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DMin, Leadership and Global Perspectives: Crafting Ministry in an Interconnected World

Leadership in the context of business and social sector

Written by: on September 15, 2019

A culture of discipline is not a principle of business; it is a principle of greatness. This reminds me of King Solomon’s words of wisdom, “A good name is more desirable than great riches; to be esteemed is better than silver or gold.” (Proverbs 22:1) I come from a culture that was raised on a model of missionaries/colonial syndrome and therefore, the dependency model. However, it has also formed a concept from the African saying that “an empty/dry hand with nothing sweet cannot be licked.” Money is the defining concept of business, ministry, and family structures. A successful person considered in my culture as one who has made more money or his riches is enormous. It is still a principle in the measure of greatness. A poor man is not considered anything at all unless he has resources in terms of money and that he has a successful business that makes a good profit. Therefore, in my culture, greatness is equated to how much wealth one has acquired. It may not be the same in other western cultures. It goes against the principle of Good-to Great in business and social sector. Mega Churches have taken on corporations by investing what they get from their churches for profit in business investments. Where are the line of business and social sector?

 

King Solomon experienced the riches of the world, and when he was now at the end of his life, he comes with the statement in the proverbs 22. Is this what one would say, a satisfied man does not understand the suffering of the poor, hungry man who has no food. Collins speaks of  Good-to-Great and social sector leadership principle in his book under discussion. He states that, in business, money is both an input (a resource for achieving greatness) and an output (a measure of greatness). In the social sector, money is only input and not a measure of greatness.[1] I approach this from an African point of view, whereas greatness and good without money or profit in business mean something different. First, one must be wealthy, and second is how one uses his wealth to the community he resides. His character and approach to life but with wealth determines who the person is. The concept of good and greatness shows how much one makes in business and the contribution to community transformation. Many businesspeople have not understood this concept and end up with corrupt practices to make huge profits and try to compete with the global market. This lead to a higher level of malpractices which has contributed to the destruction of the small business communities.

 

Any journey from good to significant requires relentlessly adhering to these input variables rigorously tracking your trajectory on output variables and then driving yourself to even higher levels of performance and impact. Greatness is an inherently dynamic process, not an endpoint. The moment you think of yourself as great, your slide towards mediocrity will have already begun.[2] We see this practice more in our African context, which always tries to imitate those who are assumed to be successful in life. I remember the time I was a banker and how we treated those customers who brought in more money by classifying them in a business class and the ordinary customers. The business class customers received preference and close attention than those with fewer deposits. The bank considered those with more deposits as successful businesspeople and preferred to small deposits. The customers with vast deposits were acknowledged as great and successful businesspeople. Little did the bank explored to know how these heavy depositors were getting their money and how they were using them in their communities. Jim’s concept of leadership exposed what many business communities who have been arrogant and looking at those with nothing as lazy and useless people with no sense of hardworking mentality. Excellent and successful business operate well in an environment of political goodwill, and Collins concept of Level 5 leadership firmly brings out a superb approach to ethical business practices in the society. Collins sums up by saying the key question is not business versus social, but great versus good. Thus, greatness is not a function of circumstance. Greatness, it turns out, is mostly a matter of conscious choice, and discipline.[3] The straggle for doing good business is a matter of personal control fighting through the forces of political and social goodwill of our societies.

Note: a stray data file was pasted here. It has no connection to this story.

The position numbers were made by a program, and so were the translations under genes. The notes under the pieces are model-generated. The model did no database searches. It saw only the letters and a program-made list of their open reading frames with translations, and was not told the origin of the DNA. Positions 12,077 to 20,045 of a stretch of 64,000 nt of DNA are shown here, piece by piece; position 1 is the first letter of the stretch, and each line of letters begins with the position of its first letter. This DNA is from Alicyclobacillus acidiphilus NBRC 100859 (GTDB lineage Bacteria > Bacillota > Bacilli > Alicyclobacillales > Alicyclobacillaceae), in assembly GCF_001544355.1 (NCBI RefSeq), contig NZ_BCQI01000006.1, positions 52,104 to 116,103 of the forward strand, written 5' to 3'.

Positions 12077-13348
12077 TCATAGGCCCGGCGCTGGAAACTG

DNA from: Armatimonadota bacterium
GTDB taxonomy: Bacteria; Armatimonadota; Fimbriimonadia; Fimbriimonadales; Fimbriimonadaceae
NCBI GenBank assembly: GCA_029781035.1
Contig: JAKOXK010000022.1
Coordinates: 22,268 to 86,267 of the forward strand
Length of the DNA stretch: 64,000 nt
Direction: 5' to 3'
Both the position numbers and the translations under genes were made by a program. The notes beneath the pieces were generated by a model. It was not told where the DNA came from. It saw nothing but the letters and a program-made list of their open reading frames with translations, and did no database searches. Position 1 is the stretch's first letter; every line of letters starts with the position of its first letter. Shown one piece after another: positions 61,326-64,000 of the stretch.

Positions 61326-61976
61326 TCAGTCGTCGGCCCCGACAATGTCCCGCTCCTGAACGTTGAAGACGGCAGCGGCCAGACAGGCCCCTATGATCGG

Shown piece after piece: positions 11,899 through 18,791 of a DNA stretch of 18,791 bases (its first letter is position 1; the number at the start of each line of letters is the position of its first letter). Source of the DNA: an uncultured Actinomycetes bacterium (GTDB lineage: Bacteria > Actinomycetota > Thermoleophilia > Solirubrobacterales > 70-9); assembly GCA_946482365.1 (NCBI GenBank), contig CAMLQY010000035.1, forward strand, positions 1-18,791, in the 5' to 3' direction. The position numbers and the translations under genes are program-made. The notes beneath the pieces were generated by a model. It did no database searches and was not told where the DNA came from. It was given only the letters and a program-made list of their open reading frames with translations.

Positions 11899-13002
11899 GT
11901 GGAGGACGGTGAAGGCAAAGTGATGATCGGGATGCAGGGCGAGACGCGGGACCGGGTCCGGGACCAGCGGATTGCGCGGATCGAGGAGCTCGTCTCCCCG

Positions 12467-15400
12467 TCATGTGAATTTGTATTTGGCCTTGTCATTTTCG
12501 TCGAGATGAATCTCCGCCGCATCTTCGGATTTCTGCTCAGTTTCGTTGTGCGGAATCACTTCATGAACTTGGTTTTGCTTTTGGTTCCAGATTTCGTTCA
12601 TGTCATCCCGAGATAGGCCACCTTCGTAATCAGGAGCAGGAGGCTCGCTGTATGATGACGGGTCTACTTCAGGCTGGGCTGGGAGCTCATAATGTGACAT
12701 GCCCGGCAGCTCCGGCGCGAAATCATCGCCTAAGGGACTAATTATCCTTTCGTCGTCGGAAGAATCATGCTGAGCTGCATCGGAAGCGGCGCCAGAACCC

[1] (Collins 2011, Good to Great and Social Sectors: page 4)

[2] (Collins 2011)

[3] (Collins 2011, page 30)

About the Author

mm

John Muhanji

I am the Director Africa Ministries Office of Friends United Meeting. I coordinate all Quaker activities and programs in the Quaker churches and school mostly in Kenya, Tanzania and Uganda. The focus of my work is more on leadership development and church planting in the region especially in Tanzania.. Am married with three children all grown up now. I love playing golf as my exercise hobby. I also love reading.

One response to “Leadership in the context of business and social sector”

  1. mm Mary Mims says:

    John, thank you for your thought-provoking post. Here in America, we know that money gives you preferential treatment as well. Yet it is not a measure of greatness, since as you mentioned, we do not look at how the money is gained or used to build our communities. In ministry we need to realize that money is not goal, but changing lives. How we use our money to change lives is what will make the difference. Thanks for the reminder.

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